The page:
Both establishment and tea party could lose in Nebraska
If state Sen. Deb Fischer pulls an upset in the Nebraska GOP Senate primary today, we will all be treated to a familiar storyline: The Republican Party establishment has been rebuked yet again, it will say, and could pay a price for it in the general election.
Don’t believe it.
Fischer’s win would certainly be an upset — she’s run a meagerly funded campaign and barely registered in the polls for most of the race — but it doesn’t exactly fit the tea party bill.
And the idea that Republicans are enduring a redux of the tea party-dominated 2010 primary season is unfounded at this point.
First of all, unlike 2010, this race is one of relatively few where the party establishment could actually lose.
The proximity of this race to Richard Mourdock’s upset of Sen. Richard Lugar last week in Indiana will lead many to think we’re in another anti-establishment primary season. That’s a mistake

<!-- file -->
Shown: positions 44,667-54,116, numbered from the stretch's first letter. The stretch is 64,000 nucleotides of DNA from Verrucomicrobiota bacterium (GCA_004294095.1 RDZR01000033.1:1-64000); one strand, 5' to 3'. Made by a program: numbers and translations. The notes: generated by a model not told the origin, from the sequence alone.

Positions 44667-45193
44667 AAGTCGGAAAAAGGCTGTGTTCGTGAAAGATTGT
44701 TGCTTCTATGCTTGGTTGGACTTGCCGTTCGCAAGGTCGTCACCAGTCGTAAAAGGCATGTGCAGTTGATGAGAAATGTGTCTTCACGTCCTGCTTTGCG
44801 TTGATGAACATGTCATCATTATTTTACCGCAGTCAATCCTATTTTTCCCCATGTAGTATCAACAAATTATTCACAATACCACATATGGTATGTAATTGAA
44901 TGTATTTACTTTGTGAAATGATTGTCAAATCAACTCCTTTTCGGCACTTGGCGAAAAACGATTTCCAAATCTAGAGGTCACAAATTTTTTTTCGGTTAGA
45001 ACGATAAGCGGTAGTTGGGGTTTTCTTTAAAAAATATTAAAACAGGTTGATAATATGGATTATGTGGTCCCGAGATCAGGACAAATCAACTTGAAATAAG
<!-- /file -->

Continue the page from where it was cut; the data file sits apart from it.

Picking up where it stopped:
About the only races where we are seeing insurgent candidates challenge establishment favorites are Arizona, Michigan, Texas and Wisconsin. Arizona isn’t really a tea party race — Rep. Jeff Flake has both establishment and tea party support — and the GOP isn’t going to lose in Texas. So about the only seats where Republicans could see their chances hurt are in Michigan and Wisconsin.
In every other contested GOP primary — Florida, Missouri and Maine — it’s hard to say just who the establishment candidate is because things are so jumbled.
Republicans, meanwhile, have little or no reason to fear primary upsets in top races in Ohio, Hawaii, Montana, New Mexico, North Dakota, Virginia, Massachusetts and Nevada.
In other words, we’re not going to see the succession of tea party upsets like we did two years ago.
Second, Fischer doesn’t even fit the bill. In fact, of the three candidates in the race, she had the least institutional tea party support.